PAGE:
4. 5.

Press OK. If you want to select a new volume or ring melody, select Alarm Ringer. Volume: Set the volume (16). Ringtone: Ten different ringtones are available.

6. 7.

Press OK to save the settings. To activate the alarm, check the Activate box. The is displayed in idle status:

Deactivating the Wakeup Call


To deactivate a wakeup call that has already been set: 1. 2. 3. Press the center navigation button, followed by Press . .

Click OK to deactivate the wakeup call, and press OK.

The same steps can be used to activate a wakeup call.

58

Intercom

Intercom
Intercom is used to talk to other handsets on the same base station, just by dialing the extension (e.g., 40). However, the handsets cannot be registered to the same extension. Each handset must have its own extension if you want to intercom between the handsets. 1. 2. Press left cursor on phone, or press the center navigation button, followed by Select handset to call or press OK. .

Intercom/Auto Answer (SIP)


Activating Intercom Incoming for a SIP Identity enables the associated snom m9 Handset to automatically accept incoming calls. The Intercom feature requires SIP Alert-Info functionality from the calling party. 1. Enter a star code prefix into the Intercom Starcode Prefix field. Parties called with this prefix will receive intercom calls.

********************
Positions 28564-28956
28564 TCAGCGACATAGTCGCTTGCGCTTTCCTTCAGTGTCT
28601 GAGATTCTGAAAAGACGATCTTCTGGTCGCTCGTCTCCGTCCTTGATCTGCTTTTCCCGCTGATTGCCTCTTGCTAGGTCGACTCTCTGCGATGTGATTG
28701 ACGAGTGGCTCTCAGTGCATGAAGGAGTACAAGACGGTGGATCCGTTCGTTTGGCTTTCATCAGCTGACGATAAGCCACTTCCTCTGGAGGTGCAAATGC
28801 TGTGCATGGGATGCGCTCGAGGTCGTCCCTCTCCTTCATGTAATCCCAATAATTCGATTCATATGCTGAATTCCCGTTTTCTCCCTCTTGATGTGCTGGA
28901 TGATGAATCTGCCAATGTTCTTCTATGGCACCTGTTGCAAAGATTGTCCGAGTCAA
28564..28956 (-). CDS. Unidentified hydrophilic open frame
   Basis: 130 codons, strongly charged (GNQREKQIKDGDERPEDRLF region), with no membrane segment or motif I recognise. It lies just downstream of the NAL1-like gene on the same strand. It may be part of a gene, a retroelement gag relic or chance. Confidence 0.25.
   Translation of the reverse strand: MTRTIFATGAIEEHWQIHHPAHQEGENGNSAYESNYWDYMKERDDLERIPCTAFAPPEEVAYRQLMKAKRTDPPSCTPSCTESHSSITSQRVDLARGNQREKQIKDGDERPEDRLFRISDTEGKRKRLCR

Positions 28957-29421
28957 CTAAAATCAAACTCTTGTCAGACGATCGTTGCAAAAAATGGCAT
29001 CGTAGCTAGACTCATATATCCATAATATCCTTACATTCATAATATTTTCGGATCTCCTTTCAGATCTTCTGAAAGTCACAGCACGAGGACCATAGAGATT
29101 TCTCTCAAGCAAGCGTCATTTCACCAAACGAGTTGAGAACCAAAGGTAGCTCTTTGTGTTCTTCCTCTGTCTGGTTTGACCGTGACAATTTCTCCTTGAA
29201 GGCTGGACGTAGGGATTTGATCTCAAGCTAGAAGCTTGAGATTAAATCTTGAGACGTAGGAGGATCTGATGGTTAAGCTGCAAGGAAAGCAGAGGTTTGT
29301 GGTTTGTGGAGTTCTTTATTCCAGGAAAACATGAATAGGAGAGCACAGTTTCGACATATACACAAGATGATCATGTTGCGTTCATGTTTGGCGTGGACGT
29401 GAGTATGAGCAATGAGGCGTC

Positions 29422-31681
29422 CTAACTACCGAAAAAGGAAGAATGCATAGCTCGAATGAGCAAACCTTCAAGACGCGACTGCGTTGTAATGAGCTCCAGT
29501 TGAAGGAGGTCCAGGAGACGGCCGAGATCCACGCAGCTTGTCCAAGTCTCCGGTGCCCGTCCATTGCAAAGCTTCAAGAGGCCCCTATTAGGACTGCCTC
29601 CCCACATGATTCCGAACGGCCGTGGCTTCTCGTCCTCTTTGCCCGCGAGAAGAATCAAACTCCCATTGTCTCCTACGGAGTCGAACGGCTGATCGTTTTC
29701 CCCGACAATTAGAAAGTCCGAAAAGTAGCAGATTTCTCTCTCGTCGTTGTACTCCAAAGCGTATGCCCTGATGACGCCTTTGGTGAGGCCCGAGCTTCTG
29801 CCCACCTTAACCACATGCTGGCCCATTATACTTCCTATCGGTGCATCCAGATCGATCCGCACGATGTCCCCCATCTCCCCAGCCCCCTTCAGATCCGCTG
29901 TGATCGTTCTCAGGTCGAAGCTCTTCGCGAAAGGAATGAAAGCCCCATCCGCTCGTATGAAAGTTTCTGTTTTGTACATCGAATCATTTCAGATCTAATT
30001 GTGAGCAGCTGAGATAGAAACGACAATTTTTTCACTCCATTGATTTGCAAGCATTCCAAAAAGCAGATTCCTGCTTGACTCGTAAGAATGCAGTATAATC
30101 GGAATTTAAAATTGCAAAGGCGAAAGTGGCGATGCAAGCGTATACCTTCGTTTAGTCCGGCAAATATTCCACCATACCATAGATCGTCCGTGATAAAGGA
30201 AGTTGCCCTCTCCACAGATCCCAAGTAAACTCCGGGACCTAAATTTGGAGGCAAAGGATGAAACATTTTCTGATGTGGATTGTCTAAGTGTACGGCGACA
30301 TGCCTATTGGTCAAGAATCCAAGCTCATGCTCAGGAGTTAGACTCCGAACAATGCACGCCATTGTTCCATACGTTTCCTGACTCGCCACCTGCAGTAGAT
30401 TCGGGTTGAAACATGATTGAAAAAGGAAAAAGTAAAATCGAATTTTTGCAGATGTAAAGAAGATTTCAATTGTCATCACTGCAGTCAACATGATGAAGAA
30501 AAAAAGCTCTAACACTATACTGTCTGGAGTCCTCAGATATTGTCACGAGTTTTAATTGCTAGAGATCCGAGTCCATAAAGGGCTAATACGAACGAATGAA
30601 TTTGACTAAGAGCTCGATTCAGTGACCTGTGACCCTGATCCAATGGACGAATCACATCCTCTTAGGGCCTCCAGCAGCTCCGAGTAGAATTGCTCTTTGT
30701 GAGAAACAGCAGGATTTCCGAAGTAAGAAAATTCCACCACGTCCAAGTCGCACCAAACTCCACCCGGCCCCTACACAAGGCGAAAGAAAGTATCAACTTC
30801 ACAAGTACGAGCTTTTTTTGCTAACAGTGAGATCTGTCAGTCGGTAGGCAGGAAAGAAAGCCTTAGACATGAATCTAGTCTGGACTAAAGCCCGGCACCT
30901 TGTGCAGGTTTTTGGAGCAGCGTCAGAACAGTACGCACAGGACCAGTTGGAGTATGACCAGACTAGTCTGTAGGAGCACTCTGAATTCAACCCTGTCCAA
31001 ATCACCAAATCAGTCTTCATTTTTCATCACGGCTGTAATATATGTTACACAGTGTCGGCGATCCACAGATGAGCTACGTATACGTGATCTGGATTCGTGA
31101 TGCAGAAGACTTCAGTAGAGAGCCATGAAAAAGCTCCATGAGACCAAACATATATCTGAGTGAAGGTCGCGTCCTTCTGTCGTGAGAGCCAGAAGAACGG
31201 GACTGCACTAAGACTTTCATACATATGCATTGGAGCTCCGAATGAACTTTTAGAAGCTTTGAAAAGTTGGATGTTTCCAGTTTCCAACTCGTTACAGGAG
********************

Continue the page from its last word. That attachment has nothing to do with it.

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snom m9 DECT Administrator Guide

Call Waiting Indication


When a new call rings your extension while you are on a current call, the phone display will reflect a Call waiting indication (CWI) toward the bottom of the phone display (see second image): To accept the waiting call: 1. 2. Click the Options menu. Click Accept to accept the call. (This places the current call on hold and accepts the waiting call.)

To reject the waiting call: 1. 2. Click the Options menu. Click Reject to deny the call. (This rejects the waiting call and continues with the active call.)

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Calling and Called Party ID

Calling and Called Party ID